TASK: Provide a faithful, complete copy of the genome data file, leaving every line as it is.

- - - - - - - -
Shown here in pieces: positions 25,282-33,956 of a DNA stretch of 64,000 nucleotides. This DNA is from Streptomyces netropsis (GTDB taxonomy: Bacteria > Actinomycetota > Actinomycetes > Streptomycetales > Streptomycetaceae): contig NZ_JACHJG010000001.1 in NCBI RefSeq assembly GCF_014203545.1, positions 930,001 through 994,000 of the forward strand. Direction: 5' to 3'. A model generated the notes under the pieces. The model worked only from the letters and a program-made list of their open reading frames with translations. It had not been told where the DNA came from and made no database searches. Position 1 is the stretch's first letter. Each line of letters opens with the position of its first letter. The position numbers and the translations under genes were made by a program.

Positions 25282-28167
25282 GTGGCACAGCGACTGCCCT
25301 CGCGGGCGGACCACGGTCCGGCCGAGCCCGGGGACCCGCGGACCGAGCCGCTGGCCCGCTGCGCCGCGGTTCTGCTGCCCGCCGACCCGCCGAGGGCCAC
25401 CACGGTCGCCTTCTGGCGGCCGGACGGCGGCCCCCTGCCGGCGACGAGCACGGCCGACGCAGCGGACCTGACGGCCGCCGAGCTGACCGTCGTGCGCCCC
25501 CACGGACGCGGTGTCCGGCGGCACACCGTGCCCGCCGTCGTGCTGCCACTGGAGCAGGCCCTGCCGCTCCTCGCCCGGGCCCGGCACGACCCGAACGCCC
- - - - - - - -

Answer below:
Shown here in pieces: positions 25,282-33,956 of a DNA stretch of 64,000 nucleotides. This DNA is from Streptomyces netropsis (GTDB taxonomy: Bacteria > Actinomycetota > Actinomycetes > Streptomycetales > Streptomycetaceae): contig NZ_JACHJG010000001.1 in NCBI RefSeq assembly GCF_014203545.1, positions 930,001 through 994,000 of the forward strand. Direction: 5' to 3'. A model generated the notes under the pieces. The model worked only from the letters and a program-made list of their open reading frames with translations. It had not been told where the DNA came from and made no database searches. Position 1 is the stretch's first letter. Each line of letters opens with the position of its first letter. The position numbers and the translations under genes were made by a program.

Positions 25282-28167
25282 GTGGCACAGCGACTGCCCT
25301 CGCGGGCGGACCACGGTCCGGCCGAGCCCGGGGACCCGCGGACCGAGCCGCTGGCCCGCTGCGCCGCGGTTCTGCTGCCCGCCGACCCGCCGAGGGCCAC
25401 CACGGTCGCCTTCTGGCGGCCGGACGGCGGCCCCCTGCCGGCGACGAGCACGGCCGACGCAGCGGACCTGACGGCCGCCGAGCTGACCGTCGTGCGCCCC
25501 CACGGACGCGGTGTCCGGCGGCACACCGTGCCCGCCGTCGTGCTGCCACTGGAGCAGGCCCTGCCGCTCCTCGCCCGGGCCCGGCACGACCCGAACGCCC